Some couples in Texas who are getting married might not think that planning for divorce should be a part of those preparations. However, they could think about it as similar to taking safety precautions when getting into a vehicle. Planning ahead may help a person avoid being at a financial disadvantage later if a divorce happens.
Couples can create a prenuptial or postnuptial agreement depending on whether they are married yet. These agreements can outline how the couple wants shared property divided in case of a divorce and what assets and debts they want to keep separate. If the couple is not yet married and the individuals have any assets that are difficult to appraise, they may want to have them valuated before the marriage. A business might be one of these types of assets.
Even couples who have joint accounts might want to also create separate accounts. These accounts can be used for any expenses that are in just one person's name. If a person receives an inheritance and does not want it to be considered marital property, it should go into the individual account. If the inheritance is a piece of property, such as a house, the person should not use marital funds on expenses associated with it.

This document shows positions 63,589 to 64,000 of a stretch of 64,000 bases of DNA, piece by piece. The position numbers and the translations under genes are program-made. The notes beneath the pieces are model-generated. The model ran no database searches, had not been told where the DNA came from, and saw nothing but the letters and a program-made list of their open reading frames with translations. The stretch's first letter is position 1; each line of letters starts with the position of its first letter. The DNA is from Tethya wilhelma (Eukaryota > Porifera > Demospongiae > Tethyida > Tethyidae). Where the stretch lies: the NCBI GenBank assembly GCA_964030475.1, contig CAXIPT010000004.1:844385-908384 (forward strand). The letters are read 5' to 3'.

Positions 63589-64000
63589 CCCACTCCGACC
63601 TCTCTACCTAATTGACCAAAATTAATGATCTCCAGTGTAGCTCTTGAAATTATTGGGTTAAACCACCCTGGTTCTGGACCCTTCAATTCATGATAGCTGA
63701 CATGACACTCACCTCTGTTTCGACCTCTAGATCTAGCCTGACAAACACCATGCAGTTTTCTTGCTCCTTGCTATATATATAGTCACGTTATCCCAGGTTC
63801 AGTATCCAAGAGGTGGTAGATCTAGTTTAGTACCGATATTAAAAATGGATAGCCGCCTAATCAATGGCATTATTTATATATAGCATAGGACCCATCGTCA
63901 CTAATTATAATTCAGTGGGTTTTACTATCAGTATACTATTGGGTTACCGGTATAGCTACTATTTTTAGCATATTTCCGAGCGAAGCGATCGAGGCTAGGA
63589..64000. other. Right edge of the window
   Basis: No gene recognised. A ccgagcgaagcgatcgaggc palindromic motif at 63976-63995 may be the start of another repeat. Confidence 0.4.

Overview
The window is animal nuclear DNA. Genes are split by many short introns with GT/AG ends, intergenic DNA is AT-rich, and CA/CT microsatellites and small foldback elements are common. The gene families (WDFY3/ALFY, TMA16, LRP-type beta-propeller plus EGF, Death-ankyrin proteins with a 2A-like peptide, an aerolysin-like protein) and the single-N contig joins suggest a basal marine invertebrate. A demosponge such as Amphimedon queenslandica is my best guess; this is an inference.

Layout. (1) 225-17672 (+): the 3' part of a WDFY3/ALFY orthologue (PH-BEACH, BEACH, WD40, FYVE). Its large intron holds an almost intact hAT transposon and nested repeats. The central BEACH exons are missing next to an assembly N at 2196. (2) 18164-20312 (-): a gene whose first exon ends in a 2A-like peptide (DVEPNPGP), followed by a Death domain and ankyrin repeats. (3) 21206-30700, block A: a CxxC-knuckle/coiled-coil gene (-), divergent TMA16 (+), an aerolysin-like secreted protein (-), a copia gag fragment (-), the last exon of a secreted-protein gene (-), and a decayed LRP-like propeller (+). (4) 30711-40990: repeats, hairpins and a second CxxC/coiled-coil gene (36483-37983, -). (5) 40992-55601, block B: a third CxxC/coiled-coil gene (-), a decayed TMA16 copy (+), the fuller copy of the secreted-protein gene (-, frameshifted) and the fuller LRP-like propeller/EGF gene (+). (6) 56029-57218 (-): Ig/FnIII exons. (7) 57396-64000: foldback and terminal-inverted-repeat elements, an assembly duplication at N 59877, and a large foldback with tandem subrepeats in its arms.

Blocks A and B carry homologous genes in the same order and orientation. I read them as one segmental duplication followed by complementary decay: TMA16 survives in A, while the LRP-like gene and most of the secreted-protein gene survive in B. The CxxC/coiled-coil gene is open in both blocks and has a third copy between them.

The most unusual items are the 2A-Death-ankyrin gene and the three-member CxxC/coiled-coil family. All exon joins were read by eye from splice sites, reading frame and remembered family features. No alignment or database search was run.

Without these precautions in place, in a community property state like Texas, most assets a couple acquires after marriage are considered marital property. They are supposed to be divided equally, but the couple may negotiate an agreement for property division that is fair without being exactly a 50/50 division of each debt or asset. In these negotiations, individuals should try to strike a balance between protecting themselves financially and impeding the progress of the divorce. If the couple cannot reach an agreement, they might have to go to court.